Here’s the trouble with the way time is marked by the church between Christmas and today – in just a few weeks, Jesus has gone from being born, to a full-grown adult about to begin his ministry. Now, that technically makes sense because there is hardly anything recorded about Jesus’ life between birth and baptism. But, I still can’t help but wonder what came in between. The Gospel of Luke gives us a few anecdotes – a story of Joseph and Mary taking Jesus to the Temple to be blessed, and another charming story of an adolescent Jesus reading the Torah with eloquence and reflecting back deep wisdom. But, this year, we are in the Gospel of Matthew. There isn’t much about Jesus’ early life in this Gospel, but what little is recorded tells us a lot about who Jesus was and what he would become.
Jesus was born during a time of Roman Imperial rule, which means that Jesus was born in a land and to a people who were occupied by a foreign power. Jesus was not born during war, when there was an active resistance to the occupying force. Essentially, Jesus was born after defeat and surrender. His people, his family, his neighbors, were seen as nothing more than objects to further the advance of the Roman Empire. Their farms were owned by Roman land-owners and the people were forced to work the land and send the bounty to Rome, keeping hardly anything for themselves to get by on. Jerusalem, a holy city that housed their holiest of Temples, was turned into a seat of power for Rome – their Temple defiled by corrupt bankers and tax collectors. Their religious traditions were mocked, and their personhood devalued. It was a time of abject despair for the Jewish people. And most had given up by the time Jesus was born. Most people had decided that there was no point in insisting that their rights mattered.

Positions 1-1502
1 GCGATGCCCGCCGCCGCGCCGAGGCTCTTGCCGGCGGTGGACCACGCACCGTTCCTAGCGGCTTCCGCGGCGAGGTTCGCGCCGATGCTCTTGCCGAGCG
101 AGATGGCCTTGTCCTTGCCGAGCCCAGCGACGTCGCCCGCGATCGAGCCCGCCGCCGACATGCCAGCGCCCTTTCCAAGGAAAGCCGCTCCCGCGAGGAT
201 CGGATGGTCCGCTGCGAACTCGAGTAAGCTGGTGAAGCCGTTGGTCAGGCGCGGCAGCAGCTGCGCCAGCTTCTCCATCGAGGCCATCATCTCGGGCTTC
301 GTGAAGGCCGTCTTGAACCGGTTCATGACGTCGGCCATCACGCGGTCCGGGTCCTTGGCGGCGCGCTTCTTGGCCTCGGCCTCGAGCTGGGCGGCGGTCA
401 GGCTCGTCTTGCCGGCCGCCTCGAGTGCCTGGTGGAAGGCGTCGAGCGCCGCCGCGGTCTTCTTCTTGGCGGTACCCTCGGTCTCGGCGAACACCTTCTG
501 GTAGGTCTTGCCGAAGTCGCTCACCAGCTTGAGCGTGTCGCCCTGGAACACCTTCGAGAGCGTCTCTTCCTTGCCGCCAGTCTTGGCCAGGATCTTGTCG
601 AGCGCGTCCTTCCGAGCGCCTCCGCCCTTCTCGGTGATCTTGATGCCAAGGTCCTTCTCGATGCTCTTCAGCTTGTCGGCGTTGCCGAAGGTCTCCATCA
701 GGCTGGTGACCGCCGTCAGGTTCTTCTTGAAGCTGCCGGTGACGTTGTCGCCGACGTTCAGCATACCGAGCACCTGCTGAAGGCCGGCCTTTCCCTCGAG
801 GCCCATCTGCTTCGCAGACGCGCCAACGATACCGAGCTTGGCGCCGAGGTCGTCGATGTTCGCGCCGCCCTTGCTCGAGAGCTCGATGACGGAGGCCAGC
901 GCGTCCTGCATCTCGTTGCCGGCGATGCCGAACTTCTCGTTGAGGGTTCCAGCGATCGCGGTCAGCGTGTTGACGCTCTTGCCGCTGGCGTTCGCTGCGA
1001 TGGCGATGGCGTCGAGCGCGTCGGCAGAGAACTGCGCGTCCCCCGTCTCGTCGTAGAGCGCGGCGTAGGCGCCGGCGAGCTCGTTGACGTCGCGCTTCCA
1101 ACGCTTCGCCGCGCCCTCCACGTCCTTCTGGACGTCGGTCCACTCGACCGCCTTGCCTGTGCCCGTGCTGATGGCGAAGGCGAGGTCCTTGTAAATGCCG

But when Jesus was born, a stir spread throughout the land. Something had happened, a subtle shift had occurred, but people were not quite sure what it was. But maybe, just maybe, God was up to something. And King Herod started to take notice as well. Remember, King Herod was a native client-king – essentially a puppet of the Roman Empire, someone to keep the people in line and enforce the occupier’s rules. The rumors, that the long-promised King of the Jews had been born made King Herod nervous. King of the Jews? Well, that was his job. That was his job and the Roman Empire made sure to keep him in enough money that he would do anything they asked. He was rich and powerful and people feared him – and that’s the way he wanted it. He didn’t want to give that up – so he needed to find this supposed infant king and put an end to those rumors once and for all. That’s why the Wise Men went looking. King Herod sent them to follow that mysterious star that had appeared and find Jesus. Those wise men were supposed to report back and tell Herod where Jesus was, but, as we know, they didn’t. And that made Herod even more furious. His power and control over the people was being tested and he could not allow that to continue.
So, Herod did something extraordinary for its cruelty – he ordered all the male children up to 2 years of age in and around Bethlehem to be killed. Herod ordered the execution of children in order to maintain his power. Jesus only survived because Joseph had been warned in a dream that he had to take Jesus away and escape to Egypt. So, Mary, Joseph, and Jesus became refugees fleeing for their lives, trying to escape the violence of their country.